Tristia Bauman: Homeless Advocate

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By David O’Boyle
April 23, 2018

Trista BaumanSince Tristia Bauman was 12 years old, she was told she would make a great lawyer. She loved debating ideas and helping the underdogs in life. “I’m sensitive to equality and fairness,” says Bauman. “I’m the type of person who spoke up for the bullied kids in school.”

As a senior attorney at the National Law Center on Homelessness and Poverty, Bauman battles for the underdogs every day while working to shape public policy to preserve and protect the rights of the homeless.

For more than a decade, Bauman has worked as a public interest attorney, starting out as an attorney at the Legal Services of Greater Miami, Inc. and, later, as an assistant public defender in Miami-Dade County.

Bauman’s passion for combatting poverty and homelessness is personal. As a young child, her father fell while lifting a picnic table during a camping trip and slipped a disc. The medical procedure used to treat the disc caused severe damage to her father’s spinal cord, leaving him disabled and in chronic pain. He had to leave his job as an executive director of a nonprofit health clinic in King County, Washington, and could no longer work.

“That showed me that you can do everything right and still end up precariously housed and in a situation where you are very poor,” says Bauman. “It showed [me] how easily you can end up on the verge of having your life destabilized without having made a single wrong choice.”

As a student at the University of Washington School of Law, Bauman knew she wanted to work as a public interest lawyer with a focus on housing issues. She took every course she could that involved civil rights, human rights, and poverty-related issues. Instead of following her classmates onto moot court teams or to summer associateships at big law firms, she sought internships with nonprofit legal organizations.

“I wouldn’t necessarily recommend my path to others as the path, but I felt confident that it was right for me,” says Bauman.

Following her first year of law school, Bauman traveled to Anchorage, Alaska, for an internship with Covenant House, a legal service provider for homeless youth. That experience solidified her interest in working on housing issues and homelessness.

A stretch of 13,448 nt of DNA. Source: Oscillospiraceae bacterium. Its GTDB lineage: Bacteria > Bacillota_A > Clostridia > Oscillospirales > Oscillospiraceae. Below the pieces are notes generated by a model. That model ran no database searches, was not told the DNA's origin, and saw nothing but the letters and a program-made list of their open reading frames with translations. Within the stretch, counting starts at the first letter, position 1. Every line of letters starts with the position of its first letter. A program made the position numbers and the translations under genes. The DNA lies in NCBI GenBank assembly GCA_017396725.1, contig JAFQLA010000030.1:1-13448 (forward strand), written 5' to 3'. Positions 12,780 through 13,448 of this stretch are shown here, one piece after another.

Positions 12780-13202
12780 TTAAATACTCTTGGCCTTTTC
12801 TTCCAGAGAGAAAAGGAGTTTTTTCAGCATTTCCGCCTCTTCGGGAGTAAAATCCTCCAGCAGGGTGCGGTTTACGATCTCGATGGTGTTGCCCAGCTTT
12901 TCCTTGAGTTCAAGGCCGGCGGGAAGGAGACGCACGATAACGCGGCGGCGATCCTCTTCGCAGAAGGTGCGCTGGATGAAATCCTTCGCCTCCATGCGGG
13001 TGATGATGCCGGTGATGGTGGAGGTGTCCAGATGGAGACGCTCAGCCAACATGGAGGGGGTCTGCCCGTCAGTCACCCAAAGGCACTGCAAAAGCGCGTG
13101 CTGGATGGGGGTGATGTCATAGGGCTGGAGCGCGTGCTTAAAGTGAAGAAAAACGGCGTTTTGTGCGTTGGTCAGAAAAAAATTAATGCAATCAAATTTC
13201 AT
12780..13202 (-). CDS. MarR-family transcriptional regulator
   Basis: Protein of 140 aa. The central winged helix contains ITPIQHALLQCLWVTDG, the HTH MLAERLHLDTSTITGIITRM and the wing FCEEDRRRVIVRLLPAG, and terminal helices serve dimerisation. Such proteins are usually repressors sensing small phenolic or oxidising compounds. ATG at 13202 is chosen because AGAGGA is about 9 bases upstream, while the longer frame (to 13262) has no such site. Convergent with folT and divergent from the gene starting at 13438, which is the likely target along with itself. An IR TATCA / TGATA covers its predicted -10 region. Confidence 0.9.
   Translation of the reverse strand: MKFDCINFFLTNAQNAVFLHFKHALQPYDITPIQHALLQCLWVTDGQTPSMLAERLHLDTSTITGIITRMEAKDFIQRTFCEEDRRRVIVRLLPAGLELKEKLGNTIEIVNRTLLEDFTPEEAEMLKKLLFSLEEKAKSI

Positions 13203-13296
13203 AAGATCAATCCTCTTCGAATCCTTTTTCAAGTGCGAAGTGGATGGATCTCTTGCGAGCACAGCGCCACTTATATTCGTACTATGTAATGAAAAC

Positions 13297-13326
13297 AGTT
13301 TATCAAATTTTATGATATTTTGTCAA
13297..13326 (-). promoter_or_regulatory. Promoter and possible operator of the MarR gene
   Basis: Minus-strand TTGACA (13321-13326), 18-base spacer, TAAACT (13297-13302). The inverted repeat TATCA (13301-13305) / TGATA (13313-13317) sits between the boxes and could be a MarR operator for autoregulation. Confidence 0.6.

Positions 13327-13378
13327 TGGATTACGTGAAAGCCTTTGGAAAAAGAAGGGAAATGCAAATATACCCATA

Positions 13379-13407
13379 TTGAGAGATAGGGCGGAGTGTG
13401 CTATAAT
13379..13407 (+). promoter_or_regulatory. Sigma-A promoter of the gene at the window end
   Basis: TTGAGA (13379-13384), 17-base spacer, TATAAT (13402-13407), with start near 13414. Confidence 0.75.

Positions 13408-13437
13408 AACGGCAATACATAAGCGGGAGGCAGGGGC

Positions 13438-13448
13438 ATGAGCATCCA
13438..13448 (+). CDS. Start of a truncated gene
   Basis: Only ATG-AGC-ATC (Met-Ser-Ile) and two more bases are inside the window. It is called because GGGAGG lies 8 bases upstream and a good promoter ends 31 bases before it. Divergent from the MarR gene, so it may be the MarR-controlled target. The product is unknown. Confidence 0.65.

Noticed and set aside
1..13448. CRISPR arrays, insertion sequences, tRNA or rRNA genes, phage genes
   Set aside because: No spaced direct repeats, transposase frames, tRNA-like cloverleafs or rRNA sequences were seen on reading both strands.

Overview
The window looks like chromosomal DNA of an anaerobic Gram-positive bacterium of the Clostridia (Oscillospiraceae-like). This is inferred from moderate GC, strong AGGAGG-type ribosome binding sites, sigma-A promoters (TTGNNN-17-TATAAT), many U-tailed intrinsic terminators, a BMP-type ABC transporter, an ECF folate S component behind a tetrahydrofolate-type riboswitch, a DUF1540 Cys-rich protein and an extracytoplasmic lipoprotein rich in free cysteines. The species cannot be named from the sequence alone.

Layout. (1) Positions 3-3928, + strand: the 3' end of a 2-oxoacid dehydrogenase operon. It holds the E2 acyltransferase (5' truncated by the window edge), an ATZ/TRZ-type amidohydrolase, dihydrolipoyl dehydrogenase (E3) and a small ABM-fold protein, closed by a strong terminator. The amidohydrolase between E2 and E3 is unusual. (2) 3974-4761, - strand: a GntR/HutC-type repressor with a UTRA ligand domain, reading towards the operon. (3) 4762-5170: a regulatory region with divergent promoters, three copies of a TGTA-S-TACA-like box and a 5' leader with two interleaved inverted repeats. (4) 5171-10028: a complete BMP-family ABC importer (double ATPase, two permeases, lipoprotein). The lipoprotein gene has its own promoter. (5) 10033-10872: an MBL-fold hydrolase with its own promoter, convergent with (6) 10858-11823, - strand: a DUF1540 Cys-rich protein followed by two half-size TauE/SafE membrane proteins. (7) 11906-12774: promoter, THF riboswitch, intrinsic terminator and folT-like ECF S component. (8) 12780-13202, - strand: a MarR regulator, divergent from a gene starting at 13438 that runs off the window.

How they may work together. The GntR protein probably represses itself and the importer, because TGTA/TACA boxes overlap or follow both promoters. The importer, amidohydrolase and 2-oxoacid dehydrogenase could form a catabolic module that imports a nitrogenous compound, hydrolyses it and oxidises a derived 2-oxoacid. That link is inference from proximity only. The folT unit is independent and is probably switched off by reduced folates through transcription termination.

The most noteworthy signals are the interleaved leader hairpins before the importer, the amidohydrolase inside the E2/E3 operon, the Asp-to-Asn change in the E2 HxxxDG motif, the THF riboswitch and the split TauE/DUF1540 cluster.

During her third year of law school, she interned with the Public Defender Association in Seattle, where she witnessed the populations she sought to advocate for get caught up in a system that was inherently unfair. The experience ultimately inspired her to find a job as a public defender after she finished her degree.

Throughout her career, Bauman says she experiences a pull between a desire to work on housing issues and homelessness on a larger scale — like advocating for more effective, compassionate housing policies at the local and national level — and a desire to help clients on an individual basis.

After extensive experience as a public defender and as a public interest lawyer working on public policy advocacy, Bauman concedes that there is no one type of career that she can confidently say makes the greatest impact. “A career spent advancing impactful policies is not more valuable than a career full of helping people to regain their freedom or get housing. There is a role for all of us to play,” she says.

However, Bauman says, the pace of change can be frustrating when advocating for new policy related to poverty and homelessness.

“When you’re trying to get people to think about homelessness in a constructive way, and they’re still stuck on the idea that all homeless people choose to live outside because they’re drug addicts, it’s frustrating,” says Bauman. “You realize we’re not even at square one in discussing solutions. We’re still dispelling myths."

While working to change public opinion and shift public policy on housing issues and homelessness can be frustrating, Bauman finds her work incredibly rewarding.

“Seeing the lightbulb go off on in the mind of a lawmaker when you convince them about how and why using police responses to unsheltered homelessness will never work and will always be a waste of taxpayer dollars feels great. But, more than anything, it feels good to see people who are too often powerless stand up for their rights, for their dignity, and for justice. It is amazing to spend each day being part of that,” Bauman says.